Aims: To evaluate in-hospital and long-term outcome of women undergoing percutaneous coronary intervention (PCI) with paclitaxel-eluting stents (PES) as compared to men and historic controls treated with bare metal stents.
Methods and results: Eight-hundred and ten (810) consecutive patients (642 men and 168 women) with PES were analysed and also compared with 3,515 patients (2,811 men and 704 women) with at least one bare metal stent in the three years previous. In the PES group, women were significantly older than men (mean age of 68±10 vs. 63±10 years, p<0.001), with more diabetes (39.9 vs. 29.7%, p<0.05), smaller treated vessels (<2.5 mm in 34.9 vs. 24.8%, p=0.003), more left-anterior descending lesions (56.6 vs. 43.2%, p<0.001). More men had multivessel disease (78.8 vs. 62.5%, p<0,001), dyslipidaemia (73.2 versus 65.4%, p<0.05), smoking habit (74.3 versus 34.5%, p<0.001) or prior revascularisation (49.7 versus 36.1%, p<0.05). Compared to bare metal stents, similar higher risk features were recorded in women over time. No gender specific differences in in-hospital outcome were observed. At 12 months the rates of cardiac death, acute myocardial infarction (AMI) and late thrombosis were respectively 2.0%, 3.7% and 0% in women and 2.1%, 3.2%, and 1.2% in men (all p=NS).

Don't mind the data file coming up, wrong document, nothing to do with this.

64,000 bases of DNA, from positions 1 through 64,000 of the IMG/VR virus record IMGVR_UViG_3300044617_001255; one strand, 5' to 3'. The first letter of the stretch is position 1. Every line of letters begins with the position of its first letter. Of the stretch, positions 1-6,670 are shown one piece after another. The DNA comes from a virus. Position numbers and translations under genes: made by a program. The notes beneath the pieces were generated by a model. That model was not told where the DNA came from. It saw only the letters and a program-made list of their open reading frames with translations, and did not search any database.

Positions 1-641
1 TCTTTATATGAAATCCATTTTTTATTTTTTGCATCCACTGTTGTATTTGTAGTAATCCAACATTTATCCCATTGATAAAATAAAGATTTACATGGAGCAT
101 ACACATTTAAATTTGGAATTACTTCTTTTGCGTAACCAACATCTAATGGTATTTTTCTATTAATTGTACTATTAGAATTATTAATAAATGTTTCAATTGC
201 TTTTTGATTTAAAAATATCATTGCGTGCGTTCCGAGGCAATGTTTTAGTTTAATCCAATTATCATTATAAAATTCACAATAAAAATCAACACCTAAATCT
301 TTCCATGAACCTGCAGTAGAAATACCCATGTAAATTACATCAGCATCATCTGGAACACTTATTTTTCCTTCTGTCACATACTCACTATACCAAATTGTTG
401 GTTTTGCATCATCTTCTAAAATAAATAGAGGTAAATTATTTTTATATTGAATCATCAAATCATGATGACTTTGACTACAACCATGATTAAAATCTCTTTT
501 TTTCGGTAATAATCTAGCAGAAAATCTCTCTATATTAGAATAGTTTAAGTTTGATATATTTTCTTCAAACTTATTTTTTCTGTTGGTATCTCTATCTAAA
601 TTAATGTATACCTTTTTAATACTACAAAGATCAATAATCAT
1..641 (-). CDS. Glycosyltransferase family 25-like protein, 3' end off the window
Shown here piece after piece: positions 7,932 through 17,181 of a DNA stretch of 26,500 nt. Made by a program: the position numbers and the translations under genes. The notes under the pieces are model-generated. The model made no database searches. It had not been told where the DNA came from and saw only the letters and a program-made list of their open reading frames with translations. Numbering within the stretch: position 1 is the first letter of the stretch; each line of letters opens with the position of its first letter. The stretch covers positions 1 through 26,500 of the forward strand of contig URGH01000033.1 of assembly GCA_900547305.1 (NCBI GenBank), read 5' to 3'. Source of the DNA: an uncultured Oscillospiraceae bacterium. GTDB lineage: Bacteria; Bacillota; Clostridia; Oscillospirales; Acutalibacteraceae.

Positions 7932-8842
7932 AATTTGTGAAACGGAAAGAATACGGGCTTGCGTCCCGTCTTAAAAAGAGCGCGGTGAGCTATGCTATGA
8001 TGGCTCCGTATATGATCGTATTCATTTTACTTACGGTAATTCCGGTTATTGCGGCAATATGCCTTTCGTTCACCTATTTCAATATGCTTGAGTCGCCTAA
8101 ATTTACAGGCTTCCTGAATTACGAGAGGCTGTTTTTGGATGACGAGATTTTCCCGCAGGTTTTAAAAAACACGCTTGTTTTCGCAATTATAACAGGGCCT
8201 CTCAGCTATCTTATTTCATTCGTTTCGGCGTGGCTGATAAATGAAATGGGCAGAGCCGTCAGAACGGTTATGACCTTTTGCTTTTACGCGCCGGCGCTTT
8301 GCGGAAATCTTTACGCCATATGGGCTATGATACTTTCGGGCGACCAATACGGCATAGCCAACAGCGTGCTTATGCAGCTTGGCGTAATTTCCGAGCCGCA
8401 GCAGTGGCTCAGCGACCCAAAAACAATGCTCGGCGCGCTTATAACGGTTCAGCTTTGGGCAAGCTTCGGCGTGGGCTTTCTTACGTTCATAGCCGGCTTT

Conclusions: Albeit with worse baseline clinical and angiographic characteristics in women, very high immediate success rates and a positive outcome can be achieved in both sexes after PES.